Mary Smith Cranch to Abigail Adams
Braintree  october 17851
My dear Sister
I hope my dear Sister you have receiv’d the Letter You was looking for in Callahan.2 I think I did not send it till the next Ship Saild. I have put a very long letter aboard this Ship a month since,3 supposing she would sail in a few days. Last night I receiv’d your Letter of the i6th of august4 and am not a little surpriz’d at the contents.
My dear Niece has acted with a Spirit worthy of her Parents. We have been for a long time very anxious for her Happiness. I have been so affraid of making mischief that I know not if I have done my duty towards her. As it has turn’d out I am thankful I have said no more, but dear girl what a time she has had of it ever since she has been in Europe. I hope she will now enjoy herself, and that you my Sister will have more tranquil moments than I am sure you have had for these three years. She may assure herself of the approbation of every Friend she has. You need not fear any thing from general Palmer’s Family: she will have nothing else there. I will give you the reason some other time, at present the least that is said will be best. I have not seen him, for a month. He boards at Mrs. Palmers at Boston.
Aunt Tufts my dear Sister has almost exchang’d this world for a better. She discovers great fortitude patience and resignation. She cannot continue many days I think. She has been like a Parent to us. Tis hard parting with such dear Freinds.
Mr. Shaw and Sister went from here last week. She looks better than I have seen her some time. Your Sons were well. I had a charming Letter from Cousin John.5 Betsy he says has made him very happy by making her visit at Haverhil while he is there. He is very studious. Cousin Charles is here, ’tis their Fall vacancy.6 He behaves well at college, loves his Tutor exceedingly. This is a very good Sign; He Loves his Aunt too, I believe, and that is another good sign. You know not my dear Sister how attach’d I feel myself to these children.
Your mother Hall is well and I believe contented. I have heard nothing since. I shall deliver her the money when it arrives.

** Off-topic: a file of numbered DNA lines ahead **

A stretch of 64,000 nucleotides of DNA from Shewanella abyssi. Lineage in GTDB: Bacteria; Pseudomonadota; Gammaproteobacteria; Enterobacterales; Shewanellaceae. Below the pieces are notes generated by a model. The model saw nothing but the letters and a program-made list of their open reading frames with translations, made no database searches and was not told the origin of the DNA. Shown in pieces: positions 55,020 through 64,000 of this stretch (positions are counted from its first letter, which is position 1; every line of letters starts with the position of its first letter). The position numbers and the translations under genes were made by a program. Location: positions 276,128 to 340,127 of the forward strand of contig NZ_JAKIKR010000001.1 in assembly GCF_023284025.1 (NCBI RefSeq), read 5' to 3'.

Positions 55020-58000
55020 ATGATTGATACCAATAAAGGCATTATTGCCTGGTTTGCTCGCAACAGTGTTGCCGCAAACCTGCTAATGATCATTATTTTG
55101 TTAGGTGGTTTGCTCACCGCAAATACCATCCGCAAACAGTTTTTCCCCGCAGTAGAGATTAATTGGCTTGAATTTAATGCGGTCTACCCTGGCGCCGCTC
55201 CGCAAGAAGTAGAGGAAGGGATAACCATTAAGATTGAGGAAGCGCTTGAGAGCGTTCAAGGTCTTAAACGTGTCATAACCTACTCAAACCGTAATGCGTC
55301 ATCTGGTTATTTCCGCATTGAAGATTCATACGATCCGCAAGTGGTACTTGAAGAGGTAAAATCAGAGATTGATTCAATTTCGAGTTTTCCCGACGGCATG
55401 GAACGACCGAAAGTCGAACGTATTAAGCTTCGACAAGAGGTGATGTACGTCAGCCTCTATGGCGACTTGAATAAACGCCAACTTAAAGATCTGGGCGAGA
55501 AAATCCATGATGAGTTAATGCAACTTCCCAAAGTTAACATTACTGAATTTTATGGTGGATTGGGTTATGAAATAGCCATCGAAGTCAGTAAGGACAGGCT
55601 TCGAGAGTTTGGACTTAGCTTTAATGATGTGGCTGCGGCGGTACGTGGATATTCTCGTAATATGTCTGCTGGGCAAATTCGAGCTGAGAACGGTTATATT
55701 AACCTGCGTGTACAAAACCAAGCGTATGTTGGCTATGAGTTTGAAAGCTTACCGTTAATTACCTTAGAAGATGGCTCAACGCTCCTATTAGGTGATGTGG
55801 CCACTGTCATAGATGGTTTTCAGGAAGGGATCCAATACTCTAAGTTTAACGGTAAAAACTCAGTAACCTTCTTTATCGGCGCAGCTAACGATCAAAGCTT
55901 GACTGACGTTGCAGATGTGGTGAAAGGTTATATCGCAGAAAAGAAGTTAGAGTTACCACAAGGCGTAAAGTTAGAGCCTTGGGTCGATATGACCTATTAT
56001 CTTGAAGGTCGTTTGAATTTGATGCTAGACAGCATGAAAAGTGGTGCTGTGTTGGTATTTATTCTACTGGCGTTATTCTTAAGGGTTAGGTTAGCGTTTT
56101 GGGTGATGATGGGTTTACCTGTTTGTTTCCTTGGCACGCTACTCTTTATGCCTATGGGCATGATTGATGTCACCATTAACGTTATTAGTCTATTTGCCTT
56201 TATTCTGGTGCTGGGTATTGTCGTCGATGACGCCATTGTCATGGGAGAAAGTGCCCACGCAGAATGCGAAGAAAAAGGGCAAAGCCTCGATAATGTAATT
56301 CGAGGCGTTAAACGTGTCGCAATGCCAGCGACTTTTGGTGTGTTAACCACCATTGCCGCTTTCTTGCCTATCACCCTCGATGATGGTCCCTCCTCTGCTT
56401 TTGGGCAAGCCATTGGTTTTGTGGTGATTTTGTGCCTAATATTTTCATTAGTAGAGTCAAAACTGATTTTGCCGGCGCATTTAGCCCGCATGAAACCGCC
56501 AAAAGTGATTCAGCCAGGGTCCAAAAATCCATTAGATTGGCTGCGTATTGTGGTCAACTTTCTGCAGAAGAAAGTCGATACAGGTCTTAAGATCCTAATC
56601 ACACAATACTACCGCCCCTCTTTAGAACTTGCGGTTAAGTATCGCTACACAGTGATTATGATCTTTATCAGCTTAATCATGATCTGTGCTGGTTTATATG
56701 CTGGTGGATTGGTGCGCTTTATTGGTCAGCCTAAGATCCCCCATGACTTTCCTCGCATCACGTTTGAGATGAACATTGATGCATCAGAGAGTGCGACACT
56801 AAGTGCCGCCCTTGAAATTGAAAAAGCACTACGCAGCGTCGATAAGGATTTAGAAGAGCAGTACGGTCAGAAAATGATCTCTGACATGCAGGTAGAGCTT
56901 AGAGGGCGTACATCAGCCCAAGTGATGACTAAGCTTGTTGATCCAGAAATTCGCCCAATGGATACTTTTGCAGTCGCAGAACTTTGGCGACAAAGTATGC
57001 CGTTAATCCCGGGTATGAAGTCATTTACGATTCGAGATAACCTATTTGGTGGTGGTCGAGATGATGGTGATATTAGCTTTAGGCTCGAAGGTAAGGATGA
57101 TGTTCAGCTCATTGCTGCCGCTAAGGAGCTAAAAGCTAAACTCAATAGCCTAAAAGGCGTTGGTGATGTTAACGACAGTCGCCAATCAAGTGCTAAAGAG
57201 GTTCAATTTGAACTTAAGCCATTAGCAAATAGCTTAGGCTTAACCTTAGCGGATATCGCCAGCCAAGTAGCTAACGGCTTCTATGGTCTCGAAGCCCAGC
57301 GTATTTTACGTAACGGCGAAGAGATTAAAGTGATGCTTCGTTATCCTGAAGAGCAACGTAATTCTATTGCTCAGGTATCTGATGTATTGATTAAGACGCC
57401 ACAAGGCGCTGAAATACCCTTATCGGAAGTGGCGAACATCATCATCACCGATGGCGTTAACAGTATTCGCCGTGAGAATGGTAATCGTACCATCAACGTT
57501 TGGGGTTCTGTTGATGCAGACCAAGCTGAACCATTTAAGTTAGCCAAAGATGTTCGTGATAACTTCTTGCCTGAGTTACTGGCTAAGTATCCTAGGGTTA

Esters Friends are all well, all your Neighbours are so except Eben. Belchers wife who I believe has almost kill’d herself with Rum. She is very sick and poor not a shift to her Back nor a Blanket to cover her.
Mr. Cranch deliver’d your compliments to Mr. and Mrs. Apthorp, soon after they sent in, the inclos’d Billit.7 I send it as I could not express their Sentiments so well.
Cousin Betsy Kent is here and desires me to give her Love to you all. I have the same request from so many (uncle Quincy and Mr. Wibird in particular) that my paper will not hold their names. Miss Hannah Clark is publish’d. That Family are among the number who remember you with affection. Huldy Kent, Hannah and Sally Austin are thinking about matrimony.8
Lucy has already written you9 but desires her Duty. Billy is at home and sends his. Mr. Cranch will send you some chocolate if he can find any that is good, and can get the capn. to take it in his chest. He desires his Love to you. He has sent a Long Letter to Mr. Adams10 and all the news papers since the first seting of the Court to this day.
My most affectionate regards to him if you please & believe me your affectionate Sister
RC (Adams Papers); filmed under the date Oct. 1785 (Adams Papers, Microfilms, Reel No. 366).
1. Two visits mentioned in the letter suggest that Mary Cranch wrote on either 23 or 24 October. Sunday was the 23d, the first day of the new week since the departure of Rev. John and Elizabeth Shaw from Braintree “last week”; they arrived in Haverhill on 20 Oct. (JQA, Diary description begins Diary of John Quincy Adams, ed. David Grayson Allen, Robert J. Taylor, and others, Cambridge, 1981-. description ends , 1:344). CA’s visit to Braintree during Harvard’s fall vacation, ended with his departure for Haverhill on 24 or 25 Oct. (same, 1:347).
6. The fall vacation break at Harvard extended for two weeks, ending on 2 Nov. (JQA, Diary description begins Diary of John Quincy Adams, ed. David Grayson Allen, Robert J. Taylor, and others, Cambridge, 1981-. description ends , 1:347, 350).
7. Not found.
8. Huldah Kent, apparently a granddaughter of AA’s paternal aunt, Anna Smith Kent, married Rev. Israel Evans description begins Charles Evans and others, comps., American Bibliography: A Chronological Dictionary of All Books, Pamphlets and Periodical Publications Printed in the United States of America [1639–1800], Chicago and Worcester, 1903–1959; 14 vols. description ends in 1786 (Cotton Tufts to AA, 14 Oct. 1786, Adams Papers). Hannah and Sally Austin were probably granddaughters of AA’s paternal aunt, Mary Smith Austin (Thomas B. Wyman, The Genealogies and Estates of Charlestown, Boston, 1879, 1:29; 2:874).
10. Richard Cranch to JA, 13 Oct. (Adams Papers).